Week #15 – EDGES
You know that scene in the movie about an insecure middle age guy who thinks he still has the chops of a 20-year old and tries to prove his virility by taking on some physical challenge that, completely inappropriate for his years and fitness level, lands him in the hospital? There are tons of them, but the first one that jumps to mind is that scene in Daddy’s Home where Brad (played by Will Ferrell) tries to skateboard off a roof onto a half-pipe and hits a live electrical wire that leaves him singed and having to be resuscitated by his nemesis, Dusty (played by Mark Wahlberg). A former skater, Brad attempts to nail a move he probably hasn’t done in 30 years, but thanks to his inflated ego, and the memory of his glory days, he believes he will succeed. Of course, he doesn’t, and we all laugh hard at the absurdity of the stunt. But I ask, how absurd, really? I have, for decades now, allowed my enthusiasm and competitiveness to commandeer my given years and ability and catapult me into challenges that I have no business trying: the 99 chaturanga challenge in 2000; the 30 day yoga marathon in 2010; the black diamond trail after only 5 days (ever) of downhill skiing just last year; and my first long training run two weeks ago, embarked upon and concluded without warm-up or post-workout stretch, that rendered me laid up with a two-day migraine due to shoulder stress. Idiot! But more so, dammit. I hate this part of aging: the injuries, the long recoveries, the undeniable and irreversible decline of my body.
If I would only listen. If only I would listen to my brain’s fully developed (not teenage) frontal cortex that urges me to go slow and think things through, to consider the consequences of my actions. Or to my body that reminds me each morning, with the consistency of Reveille, that I am shy one squishy disc in my vertebrae, that my cranky hip needs a good long warm-up before I run, that my right shoulder doesn’t like surprises. La-la-la-la-la, I taunt with my fingers in my ears. I can’t hear you.
My god, I am obstinate. And immature. And such a sucker for every contest of will and strength that gets dangled in front of my face. I am no different than I was at 12, when I relentlessly battled my brother, Victor, for rule over our cul-de-sac. Eighteen months my junior, I had to be better than him and would attempt to prove this at every turn. A sideways glance or provocative oh, yeah? on his part would send me barging into whatever street sport he was playing–hockey, football, basketball, capture the flag, it didn’t matter—where I would throw down with all the grit I could muster until a winner (preferably me) was declared. It was visceral and bloodthirsty and awesome. I learned how to hit a ball, make a touchdown, handle a puck, even throw a fist. We warred on the asphalt, and I came of age, indifferent to the sacrifices. Until Victor hit puberty and grew to about 6 foot 2, which is when our rivalry ended and we became best friends.
I would love to blame my baby brother for the reckless tomboy instincts that still get me into trouble by urging me to jump first and question later. (Plus, having one last go at him would be kind of fun.) But I am 51, and by now (by now!) I should know better. Especially given that my current nemesis is age herself, and she has proven to be stronger and more unyielding than any childhood rival. I should know better than to goad at her, and test her limits, to push her buttons and wait for her to snap. I should. But I don’t. So what is my problem?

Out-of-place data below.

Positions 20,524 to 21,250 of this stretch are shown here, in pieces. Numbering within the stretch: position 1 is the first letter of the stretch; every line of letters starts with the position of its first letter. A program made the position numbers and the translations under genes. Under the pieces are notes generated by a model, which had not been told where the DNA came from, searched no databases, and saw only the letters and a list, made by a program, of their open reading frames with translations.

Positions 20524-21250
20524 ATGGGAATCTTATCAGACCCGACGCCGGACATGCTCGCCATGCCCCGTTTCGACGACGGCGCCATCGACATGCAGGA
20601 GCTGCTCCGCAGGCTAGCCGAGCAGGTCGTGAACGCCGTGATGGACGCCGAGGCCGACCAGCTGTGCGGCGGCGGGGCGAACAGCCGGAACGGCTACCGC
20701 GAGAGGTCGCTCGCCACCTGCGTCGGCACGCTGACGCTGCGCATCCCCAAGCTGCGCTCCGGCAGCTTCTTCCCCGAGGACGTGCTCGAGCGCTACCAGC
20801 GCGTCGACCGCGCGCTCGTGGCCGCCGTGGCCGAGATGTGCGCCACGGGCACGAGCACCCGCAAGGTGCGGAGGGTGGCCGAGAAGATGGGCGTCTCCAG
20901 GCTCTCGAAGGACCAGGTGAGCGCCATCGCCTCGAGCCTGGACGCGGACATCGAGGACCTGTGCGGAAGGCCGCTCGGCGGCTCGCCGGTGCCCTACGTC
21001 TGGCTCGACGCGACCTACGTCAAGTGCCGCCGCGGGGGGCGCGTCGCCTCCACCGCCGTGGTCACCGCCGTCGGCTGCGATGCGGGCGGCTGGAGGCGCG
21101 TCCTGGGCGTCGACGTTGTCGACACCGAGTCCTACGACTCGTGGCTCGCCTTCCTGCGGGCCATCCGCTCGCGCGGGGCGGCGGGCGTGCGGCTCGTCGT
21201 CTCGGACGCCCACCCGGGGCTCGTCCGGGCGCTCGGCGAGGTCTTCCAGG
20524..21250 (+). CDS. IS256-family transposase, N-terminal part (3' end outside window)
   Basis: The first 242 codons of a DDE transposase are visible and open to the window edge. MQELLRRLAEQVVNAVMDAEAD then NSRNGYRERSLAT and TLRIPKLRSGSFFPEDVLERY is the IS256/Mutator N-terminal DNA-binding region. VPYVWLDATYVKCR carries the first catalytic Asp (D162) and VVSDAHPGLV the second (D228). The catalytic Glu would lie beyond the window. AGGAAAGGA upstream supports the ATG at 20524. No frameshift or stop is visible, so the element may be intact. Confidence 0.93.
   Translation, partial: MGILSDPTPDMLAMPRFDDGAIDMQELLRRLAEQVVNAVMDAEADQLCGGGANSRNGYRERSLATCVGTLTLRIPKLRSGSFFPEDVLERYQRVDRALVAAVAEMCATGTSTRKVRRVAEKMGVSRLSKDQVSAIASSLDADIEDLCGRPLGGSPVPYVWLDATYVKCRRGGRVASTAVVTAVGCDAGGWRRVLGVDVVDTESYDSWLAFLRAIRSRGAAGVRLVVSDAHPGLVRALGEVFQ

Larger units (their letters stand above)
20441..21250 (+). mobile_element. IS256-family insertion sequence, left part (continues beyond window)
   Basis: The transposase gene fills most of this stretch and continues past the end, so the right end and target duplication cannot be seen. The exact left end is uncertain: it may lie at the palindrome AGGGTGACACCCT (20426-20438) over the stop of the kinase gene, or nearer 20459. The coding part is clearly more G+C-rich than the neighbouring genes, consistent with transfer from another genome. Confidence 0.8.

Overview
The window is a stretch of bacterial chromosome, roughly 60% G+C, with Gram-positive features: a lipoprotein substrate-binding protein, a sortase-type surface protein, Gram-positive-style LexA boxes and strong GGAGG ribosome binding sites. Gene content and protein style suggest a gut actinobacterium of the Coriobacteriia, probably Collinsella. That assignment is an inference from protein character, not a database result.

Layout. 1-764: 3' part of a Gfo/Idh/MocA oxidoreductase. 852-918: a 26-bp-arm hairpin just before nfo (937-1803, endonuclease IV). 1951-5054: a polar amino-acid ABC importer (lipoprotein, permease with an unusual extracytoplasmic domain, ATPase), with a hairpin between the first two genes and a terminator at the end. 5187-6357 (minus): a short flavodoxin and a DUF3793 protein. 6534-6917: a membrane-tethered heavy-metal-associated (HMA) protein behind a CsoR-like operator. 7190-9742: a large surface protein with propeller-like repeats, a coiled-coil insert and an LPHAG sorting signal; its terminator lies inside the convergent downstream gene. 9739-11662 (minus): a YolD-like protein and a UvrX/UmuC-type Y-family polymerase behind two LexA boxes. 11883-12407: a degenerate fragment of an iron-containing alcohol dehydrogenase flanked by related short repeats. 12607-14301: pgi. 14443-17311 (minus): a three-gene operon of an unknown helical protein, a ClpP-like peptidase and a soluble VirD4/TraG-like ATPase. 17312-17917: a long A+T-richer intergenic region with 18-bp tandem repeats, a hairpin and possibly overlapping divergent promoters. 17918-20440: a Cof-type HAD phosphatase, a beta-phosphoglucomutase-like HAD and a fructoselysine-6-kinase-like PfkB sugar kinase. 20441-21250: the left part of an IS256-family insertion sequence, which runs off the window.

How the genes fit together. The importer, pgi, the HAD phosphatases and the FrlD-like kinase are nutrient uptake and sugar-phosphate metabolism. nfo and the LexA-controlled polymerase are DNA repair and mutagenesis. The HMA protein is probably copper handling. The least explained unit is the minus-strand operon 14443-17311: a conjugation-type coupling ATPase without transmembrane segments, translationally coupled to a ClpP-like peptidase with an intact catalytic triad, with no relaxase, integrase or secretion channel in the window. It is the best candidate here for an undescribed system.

The answer to this question arrived, quite unexpectedly, at a college advisory meeting for my 15-year old freshman daughter. We met with a wise friend of mine (who happens to share my devil-be-dammed spirit) to talk casually about high-school choices and how to find the hook of your own personal narrative. To open the conversation, she asked, Do you know your edge? And though she directed the query at my daughter, I sat up straight in my chair instantly intrigued. What is your comfort level, she continued? Do you only do things when you know that you’ll succeed? Or are you willing to take a leap of faith because you want the experience, even if it means failing? Do you stop yourself short? Throw up the caution signs? Do you shrink back from teetering on that laser-sharp fracture of rock or are you able to find your balance and hold strong while you peer out at the sweeping panorama of possibility?
Okay, maybe I’ve embellished this slightly to reflect the excitement that welled up in me as she spoke. I’ve read enough memoirs and books on personal growth over the years to know that the edge, what I’ve been chasing after all these years, is where transformation happens. That unknown place of discomfort and fear and heart-pumping thrill when cells rearrange themselves and you suddenly know yourself better than ever before and are able to push yourself farther. And maybe the impossible becomes possible, or it doesn’t. But at the very least, you bow down with gratitude for the effort at having tried and for reaching the outermost edge of your limits.
I love to teeter on that edge: to try, and fail, and fail, and stop, and go at it again, to muscle up, and lick my wounds, and jump back in the game having learned something new. I acquired this resolve from bumping up against my brother over and over. But the edge is my own, and it’s changed as I’ve grown older. At 51, it isn’t flashy or awe-inspiring like climbing Kilimanjaro or swimming the English Channel or attempting 99 chaturangas. Maybe one day it will be, and wouldn’t that be fun. But right now my edge challenges, Can I run 13.1 miles? Can I write 50 blog posts? Can I embrace and honor my age while fighting my hardest to make sure she doesn’t win the game?